I’m going to tip-toe around the Sudeikis character because his progression is so integral to the parts of the movie that are not in the marketing. That being said, yes, I know these guys too. And even worse, I think every guy (at some point) has been a shade of this guy whether in our actions or only in our heads. I’m guilty of it even in this movie. There’s a scene early on where Gloria makes a pass at a supporting character and then when he makes a move she rebuffs him. My immediate impulse was not to think “Well, that’s a woman’s choice” but rather to empathize with the guy because I felt he was receiving mixed signals and put in a position to be embarrassed. It’s very clever how they include this moment in the movie because it triggers me, as a male viewer, into considering my behavior around women and how careful everyone needs to be as a best route to respect one another.

Rob: It’s a great point, and I absolutely agree. The key is that no one thinks they’re that person. No one (I hope) thinks they’re actively abusing or gaslighting friends or partners, but it does happen. And that might be a good time for us to move into the “sci-fi” elements at play in Colossal. This is, after all, a film about a giant beast terrorizing Seoul.
Adam: This is my favorite Kaiju movie in a long time. Until the Godzilla (2014) podcast I thought I was a much bigger fan of the genre than I actually was. Around the time I saw Kong: Skull Island, I realized that I don’t even know anymore what I want out of these giant monster movies. Colossal is a lite-monster movie, but it had so much more impact than its peers in the genre because every single step and punch and action has emotional and long-term consequences. It’s a really brilliant reinvention of the genre. I think monster fans will take a lot away from the movie because it uses something they love (giant monsters) and personalizes it in a way that just about anyone can identify with.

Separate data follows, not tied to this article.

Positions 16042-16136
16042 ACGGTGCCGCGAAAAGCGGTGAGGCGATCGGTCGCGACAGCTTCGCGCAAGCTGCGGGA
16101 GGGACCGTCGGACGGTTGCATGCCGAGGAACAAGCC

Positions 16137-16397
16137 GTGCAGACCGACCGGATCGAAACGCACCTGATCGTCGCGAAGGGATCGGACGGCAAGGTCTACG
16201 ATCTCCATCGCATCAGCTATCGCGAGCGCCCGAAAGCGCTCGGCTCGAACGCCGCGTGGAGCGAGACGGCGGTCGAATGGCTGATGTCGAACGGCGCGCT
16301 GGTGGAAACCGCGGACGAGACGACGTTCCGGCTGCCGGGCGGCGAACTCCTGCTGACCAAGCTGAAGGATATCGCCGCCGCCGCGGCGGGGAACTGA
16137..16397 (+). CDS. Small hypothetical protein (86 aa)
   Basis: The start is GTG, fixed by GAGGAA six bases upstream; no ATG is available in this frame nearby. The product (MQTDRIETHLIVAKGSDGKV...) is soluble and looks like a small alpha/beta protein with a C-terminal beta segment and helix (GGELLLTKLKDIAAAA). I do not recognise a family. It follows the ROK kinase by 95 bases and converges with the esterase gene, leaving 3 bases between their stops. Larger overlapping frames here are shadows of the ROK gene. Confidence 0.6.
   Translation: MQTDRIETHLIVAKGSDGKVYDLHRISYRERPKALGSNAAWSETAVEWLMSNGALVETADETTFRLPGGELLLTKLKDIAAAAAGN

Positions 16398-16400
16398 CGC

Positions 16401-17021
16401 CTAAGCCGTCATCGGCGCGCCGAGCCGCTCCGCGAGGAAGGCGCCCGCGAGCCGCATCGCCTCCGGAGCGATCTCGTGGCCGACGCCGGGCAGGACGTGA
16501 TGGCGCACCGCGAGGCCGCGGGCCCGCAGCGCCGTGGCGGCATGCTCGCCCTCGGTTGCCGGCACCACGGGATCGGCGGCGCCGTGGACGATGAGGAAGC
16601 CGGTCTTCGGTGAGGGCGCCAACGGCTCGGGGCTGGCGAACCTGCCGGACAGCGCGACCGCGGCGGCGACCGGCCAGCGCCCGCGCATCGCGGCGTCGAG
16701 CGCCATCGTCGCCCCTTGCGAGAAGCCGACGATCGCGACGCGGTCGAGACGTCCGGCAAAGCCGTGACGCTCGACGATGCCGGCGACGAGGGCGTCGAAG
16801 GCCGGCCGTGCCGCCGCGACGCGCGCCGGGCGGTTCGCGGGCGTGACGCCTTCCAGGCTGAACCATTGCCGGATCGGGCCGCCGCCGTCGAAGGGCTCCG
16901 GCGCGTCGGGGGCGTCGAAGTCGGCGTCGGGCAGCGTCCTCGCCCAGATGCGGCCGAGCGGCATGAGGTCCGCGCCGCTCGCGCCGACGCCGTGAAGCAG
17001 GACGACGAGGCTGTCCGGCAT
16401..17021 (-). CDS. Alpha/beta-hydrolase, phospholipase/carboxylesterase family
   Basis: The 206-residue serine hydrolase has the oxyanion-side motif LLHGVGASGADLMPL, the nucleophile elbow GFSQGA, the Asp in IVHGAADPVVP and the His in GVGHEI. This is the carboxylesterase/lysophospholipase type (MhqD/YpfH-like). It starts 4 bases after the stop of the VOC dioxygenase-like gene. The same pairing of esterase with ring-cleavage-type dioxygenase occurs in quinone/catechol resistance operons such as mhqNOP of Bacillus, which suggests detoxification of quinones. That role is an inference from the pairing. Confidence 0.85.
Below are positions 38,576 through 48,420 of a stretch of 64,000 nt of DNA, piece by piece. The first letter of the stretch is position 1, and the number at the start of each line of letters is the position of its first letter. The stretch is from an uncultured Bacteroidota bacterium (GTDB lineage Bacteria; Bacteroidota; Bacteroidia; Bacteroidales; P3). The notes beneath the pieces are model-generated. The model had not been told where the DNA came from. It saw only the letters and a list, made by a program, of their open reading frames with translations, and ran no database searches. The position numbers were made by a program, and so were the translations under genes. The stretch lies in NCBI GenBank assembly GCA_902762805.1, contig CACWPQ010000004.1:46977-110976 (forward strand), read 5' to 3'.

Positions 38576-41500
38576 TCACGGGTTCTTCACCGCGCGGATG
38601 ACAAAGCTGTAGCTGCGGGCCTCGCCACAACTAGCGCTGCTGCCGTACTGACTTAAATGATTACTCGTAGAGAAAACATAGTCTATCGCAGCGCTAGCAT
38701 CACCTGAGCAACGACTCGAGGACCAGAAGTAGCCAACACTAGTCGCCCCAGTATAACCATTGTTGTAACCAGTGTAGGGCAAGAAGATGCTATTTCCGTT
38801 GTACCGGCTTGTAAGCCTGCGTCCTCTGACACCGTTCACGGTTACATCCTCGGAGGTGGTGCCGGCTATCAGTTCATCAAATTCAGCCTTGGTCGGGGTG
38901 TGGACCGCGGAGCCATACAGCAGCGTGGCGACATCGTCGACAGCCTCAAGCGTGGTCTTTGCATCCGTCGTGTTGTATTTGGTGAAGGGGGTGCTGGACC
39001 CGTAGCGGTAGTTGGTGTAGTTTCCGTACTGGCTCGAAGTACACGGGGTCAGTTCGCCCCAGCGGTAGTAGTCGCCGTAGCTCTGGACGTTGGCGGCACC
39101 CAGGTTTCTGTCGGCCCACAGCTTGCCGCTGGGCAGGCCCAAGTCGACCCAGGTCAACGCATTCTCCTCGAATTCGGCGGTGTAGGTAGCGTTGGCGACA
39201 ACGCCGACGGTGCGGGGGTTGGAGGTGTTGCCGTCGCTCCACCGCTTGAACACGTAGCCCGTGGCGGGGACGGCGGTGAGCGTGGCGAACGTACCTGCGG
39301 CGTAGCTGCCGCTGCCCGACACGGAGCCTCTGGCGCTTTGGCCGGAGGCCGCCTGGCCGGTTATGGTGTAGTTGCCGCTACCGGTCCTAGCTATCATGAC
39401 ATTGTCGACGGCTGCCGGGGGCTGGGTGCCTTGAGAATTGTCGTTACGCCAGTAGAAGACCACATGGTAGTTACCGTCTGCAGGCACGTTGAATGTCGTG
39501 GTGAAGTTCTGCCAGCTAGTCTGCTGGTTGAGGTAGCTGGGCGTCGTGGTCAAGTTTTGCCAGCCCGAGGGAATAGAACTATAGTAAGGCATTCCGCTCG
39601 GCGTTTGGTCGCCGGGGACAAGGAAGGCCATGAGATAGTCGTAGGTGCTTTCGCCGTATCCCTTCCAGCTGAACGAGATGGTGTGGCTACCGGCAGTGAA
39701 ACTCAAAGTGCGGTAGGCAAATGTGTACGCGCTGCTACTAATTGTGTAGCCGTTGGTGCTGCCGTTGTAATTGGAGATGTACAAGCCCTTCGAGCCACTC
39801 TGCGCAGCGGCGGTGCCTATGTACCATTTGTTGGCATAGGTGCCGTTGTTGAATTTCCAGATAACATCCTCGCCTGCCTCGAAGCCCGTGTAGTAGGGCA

Rob: There’s the obvious metaphor of Hathaway’s drunken antics negatively affecting the lives of tons of people, but this movie takes it to a much more interesting place. I loved the idea of the victims being halfway around the world and not knowing she was the one causing their pain. Direct consequences and punishments are simple; they can be pushed against and defied. We can justify and obfuscate and blame others when our sins are brought into the light. But her punishments are more internal, forcing her to really reflect on who she is and what she’s doing with her life. And like you said, she’s never just an addict. She’s intelligent and empathetic and complicated, and the movie takes time to show us each of those shades. Her particular arc requires her to come to terms with those shades and find a way to synthesize her faults with her strengths in order to (and again, avoiding spoilers) find the best outcome.

Adam: There’s one aspect I didn’t love about Colossal and it’s just a supporting performance, so that’s not a deal breaker. I thought Dan Stevens was like doing a weird impression of a Cary Elwes performance or something. It distracted me a little. I also wanted more Tim Blake Nelson, who I think is really good in another supporting role but is jettisoned before the climax when I think a little more material could have made his character less of a hanging chad. I’m voting a big Mark Ahn for Colossal and urge our readers to check it out. The theater I saw it in was pretty empty, so I want people to rally around this one before it’s bounced out of theaters and has to hope it finds a second life in the home market.

Rob: Yeah, there were maybe five people in my theater. Agreed on Dan Stevens, who suffered a bit by having to play the least human character in the film. He’s so clearly a selfish dickbag and it’s a shame to see the film resort to such shallow characterization. That said, I’m also Mark Ahning Colossal. I don’t think it’s perfect, but it’s got such a big heart and is so thought-provoking that I can’t, in good conscience, advise anyone not to see it.

Adam: Join us next week when we’re back talking about one of the new releases not named The Lost City of Z. Until next time…

Rob: These seats are reserved.

2 comments:

  1. I loved this movie. I thought Jason Sudeikis was brilliant- partially because of how much of myself I saw in him. It's wonderful how this movie plays with the male perspective. Great piece, guys!

    ReplyDelete
  2. This isn't showing anywhere in a reasonable distance from me so it could be a while before I see it and I don't want to read this before then. I'm sure you guys are hilarious and insightful here though and should be spun off into your own series of youtube videos (I'm sure Rob doesn't mind constant travel) until you guys can barely stand each other and have to arrive on set separately two minutes before filming starts.

    ReplyDelete